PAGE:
We trudged across the snow covered grasses towards the evergreen edge. The trees were much larger than they looked from the road, and now the challenge became finding one small enough to fit in the van and the house. The long flexible limbs of the white pines brushed against us as we finally choose our tree. Gus lay down in the snow to get at the trunk and sawed through in short order. As the saw broke through the tender flesh the scent of pine and sawdust filled the silver air.


Though the tree was bulky, it was also lightweight. We dragged it to the van, opened up the back, and pulled it inside. Our two young boys giggled with delight as the tree filled the interior of the van. This tree would fill our living room with its four foot girth of bows. I’d be hard pressed to find enough ornaments to cover the branches, but that mattered little now, for the tree had already produced the best gift of all, the memory of finding it in a snow covered pasture, the kindness of the farmer who let us cut it down, and the wild geese flying overhead serenading the season in wild tones.



Merry Christmas!


Blogger's Note: The painting is a detail of Christmas in the Mouse House by Kathie. See the complete painting with poem here.

14 comments:

Gaelyn said...

That's a beautiful story Kathie. What a wonderful story to share with us, and your family.

Merry Christmas to you and yours!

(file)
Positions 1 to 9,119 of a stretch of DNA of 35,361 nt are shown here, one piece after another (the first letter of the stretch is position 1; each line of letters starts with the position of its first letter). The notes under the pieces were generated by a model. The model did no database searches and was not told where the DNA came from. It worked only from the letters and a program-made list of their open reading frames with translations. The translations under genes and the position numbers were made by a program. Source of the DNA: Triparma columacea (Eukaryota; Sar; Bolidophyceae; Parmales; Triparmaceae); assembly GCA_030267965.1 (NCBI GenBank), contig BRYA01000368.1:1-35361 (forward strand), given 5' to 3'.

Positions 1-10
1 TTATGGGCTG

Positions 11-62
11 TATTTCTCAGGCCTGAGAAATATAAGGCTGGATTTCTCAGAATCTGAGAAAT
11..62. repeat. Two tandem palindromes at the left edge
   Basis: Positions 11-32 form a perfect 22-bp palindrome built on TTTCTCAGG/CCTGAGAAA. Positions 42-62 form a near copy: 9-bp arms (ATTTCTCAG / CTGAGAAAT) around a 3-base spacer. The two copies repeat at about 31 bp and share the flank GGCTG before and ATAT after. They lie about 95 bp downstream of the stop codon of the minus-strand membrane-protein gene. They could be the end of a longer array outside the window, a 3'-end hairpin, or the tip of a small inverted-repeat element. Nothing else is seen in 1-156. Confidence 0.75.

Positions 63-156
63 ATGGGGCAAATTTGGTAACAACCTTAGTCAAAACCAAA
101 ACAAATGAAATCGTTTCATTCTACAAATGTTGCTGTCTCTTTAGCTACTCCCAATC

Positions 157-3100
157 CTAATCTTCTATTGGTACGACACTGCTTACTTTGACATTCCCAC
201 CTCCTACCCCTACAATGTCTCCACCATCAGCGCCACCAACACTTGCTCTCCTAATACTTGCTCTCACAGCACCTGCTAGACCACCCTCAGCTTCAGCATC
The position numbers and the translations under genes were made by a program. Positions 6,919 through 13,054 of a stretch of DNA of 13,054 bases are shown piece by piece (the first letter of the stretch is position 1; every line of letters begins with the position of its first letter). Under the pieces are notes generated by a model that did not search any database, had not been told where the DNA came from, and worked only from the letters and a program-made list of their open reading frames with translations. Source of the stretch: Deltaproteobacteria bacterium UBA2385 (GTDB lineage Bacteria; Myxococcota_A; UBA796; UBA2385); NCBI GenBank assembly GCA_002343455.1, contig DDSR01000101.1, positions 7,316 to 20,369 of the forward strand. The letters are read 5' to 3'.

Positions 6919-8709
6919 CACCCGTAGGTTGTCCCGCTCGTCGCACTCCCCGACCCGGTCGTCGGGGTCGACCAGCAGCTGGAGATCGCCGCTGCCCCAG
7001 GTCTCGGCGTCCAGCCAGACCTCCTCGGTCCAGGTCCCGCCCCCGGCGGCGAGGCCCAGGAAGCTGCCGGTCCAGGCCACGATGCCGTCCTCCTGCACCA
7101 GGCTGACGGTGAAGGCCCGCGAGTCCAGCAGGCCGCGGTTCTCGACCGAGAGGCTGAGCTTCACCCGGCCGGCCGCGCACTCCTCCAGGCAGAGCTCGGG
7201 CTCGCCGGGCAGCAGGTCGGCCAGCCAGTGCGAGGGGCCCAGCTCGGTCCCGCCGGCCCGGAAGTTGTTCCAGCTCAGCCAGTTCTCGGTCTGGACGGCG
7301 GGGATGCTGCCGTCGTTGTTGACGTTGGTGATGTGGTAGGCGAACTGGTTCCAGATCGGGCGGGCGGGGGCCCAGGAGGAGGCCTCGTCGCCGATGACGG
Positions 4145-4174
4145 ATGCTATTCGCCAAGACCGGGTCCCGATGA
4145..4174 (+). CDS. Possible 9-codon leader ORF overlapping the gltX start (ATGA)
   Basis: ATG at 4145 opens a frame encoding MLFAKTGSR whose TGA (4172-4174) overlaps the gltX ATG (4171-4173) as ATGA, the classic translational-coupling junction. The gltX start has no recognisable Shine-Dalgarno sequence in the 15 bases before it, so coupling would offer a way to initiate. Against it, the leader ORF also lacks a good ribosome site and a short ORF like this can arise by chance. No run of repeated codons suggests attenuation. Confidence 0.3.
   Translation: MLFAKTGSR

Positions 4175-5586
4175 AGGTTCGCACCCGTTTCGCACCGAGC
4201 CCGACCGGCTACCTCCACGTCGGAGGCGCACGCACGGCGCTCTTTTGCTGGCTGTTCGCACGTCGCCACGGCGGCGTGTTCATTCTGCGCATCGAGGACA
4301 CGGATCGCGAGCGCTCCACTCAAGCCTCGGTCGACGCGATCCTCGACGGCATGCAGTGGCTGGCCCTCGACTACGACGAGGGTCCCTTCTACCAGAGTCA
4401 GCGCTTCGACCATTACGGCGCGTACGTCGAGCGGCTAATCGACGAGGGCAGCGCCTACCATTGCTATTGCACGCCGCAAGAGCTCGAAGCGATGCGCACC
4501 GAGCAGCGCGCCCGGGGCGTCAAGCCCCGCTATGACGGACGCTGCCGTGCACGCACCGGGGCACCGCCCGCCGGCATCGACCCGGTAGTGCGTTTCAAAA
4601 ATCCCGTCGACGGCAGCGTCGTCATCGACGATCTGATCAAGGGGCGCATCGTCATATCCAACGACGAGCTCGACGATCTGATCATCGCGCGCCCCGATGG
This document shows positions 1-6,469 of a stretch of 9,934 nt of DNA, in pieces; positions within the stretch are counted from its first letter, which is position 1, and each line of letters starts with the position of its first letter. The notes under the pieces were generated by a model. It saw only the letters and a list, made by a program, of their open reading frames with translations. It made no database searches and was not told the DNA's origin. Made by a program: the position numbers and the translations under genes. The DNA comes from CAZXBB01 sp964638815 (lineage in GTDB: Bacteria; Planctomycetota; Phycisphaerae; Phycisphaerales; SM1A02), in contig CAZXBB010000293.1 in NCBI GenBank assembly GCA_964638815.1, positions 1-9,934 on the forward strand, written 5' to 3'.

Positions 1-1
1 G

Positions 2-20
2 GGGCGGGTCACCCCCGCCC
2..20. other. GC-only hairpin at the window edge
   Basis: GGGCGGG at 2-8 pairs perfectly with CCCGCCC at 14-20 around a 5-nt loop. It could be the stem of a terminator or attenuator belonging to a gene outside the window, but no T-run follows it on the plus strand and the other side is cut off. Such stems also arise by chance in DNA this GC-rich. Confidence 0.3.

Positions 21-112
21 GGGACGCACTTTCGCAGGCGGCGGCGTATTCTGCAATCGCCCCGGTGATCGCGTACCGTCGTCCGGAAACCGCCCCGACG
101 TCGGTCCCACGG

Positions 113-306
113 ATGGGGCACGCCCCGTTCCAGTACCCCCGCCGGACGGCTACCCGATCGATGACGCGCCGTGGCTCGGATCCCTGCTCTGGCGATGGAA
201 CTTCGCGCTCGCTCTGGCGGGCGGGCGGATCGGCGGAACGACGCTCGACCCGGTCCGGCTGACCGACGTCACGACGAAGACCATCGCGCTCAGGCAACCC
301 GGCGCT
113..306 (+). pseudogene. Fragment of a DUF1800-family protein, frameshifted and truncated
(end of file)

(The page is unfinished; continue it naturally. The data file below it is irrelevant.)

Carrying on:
Lawstude said...

nicely written kathie. anyways, have a joyful christmas to you and your love ones... from my islands to yours.

Vickie said...

Lovely memory and story. It is the relationships and the experience that seals the love in our hearts. I love your painting! Merry Christmas!

Chrisss said...

A beautiful story. Merry Christmas to you and your family.

Ruth's Photo Blog said...

What a special memory and it is os special that you have chosen to shaer it with all of us on the blog.I just bet that your family never had a better tree than this one.
Blessings at Christmas and through-out the New Year,Ruth

Lynne said...

That's a wonderful story Kathie.

Merry Christmas to you and Gus.

Zhakee said...

Thanks for sharing your Christmas Tree story. Memories like that one are very sweet.

I've had assorted unorthodox trees over the years, not from lack of money, but from not wanting to kill a tree. I've often taken branches, tied them together and stuck them in a bucket to make a bit of greenery to decorate.

Doug Taron said...

Thanks for sharing your delightful Christmas tree story. I hope that you, Gus, and the rest of your family are having a wonderful Christmas day.

KatNell said...

Kathie, thanks for the memory of when my dad and I would go out to our farm to look for a cedar Christmas tree. Some of the best times with my Daddy. Merry Christmas and Happy New Year!
Love, Kathryn

It's Time to Live... said...

Merry Christmas!

T.R. said...

Beautiful story. Merry Christmas to you and Gus and your whole family!

Kyle said...

What a wonderful story, Kathie! Christmas memories like that are the stars that shine from year to year, handed down with love from generation to generation, and are much more precious than wreaths or ornaments. Thanks for sharing it with us all!

Mary said...

I enjoyed this story so much!

Merry Christmas, Kathie!

Mary

Larry said...

I love that story Kathie.-I grew up somewhat poor too (although I didn't know it at the time). I remember my father trying to find trees-sometimes with animals in them.I'm amazed at how much detail you remember. Great story!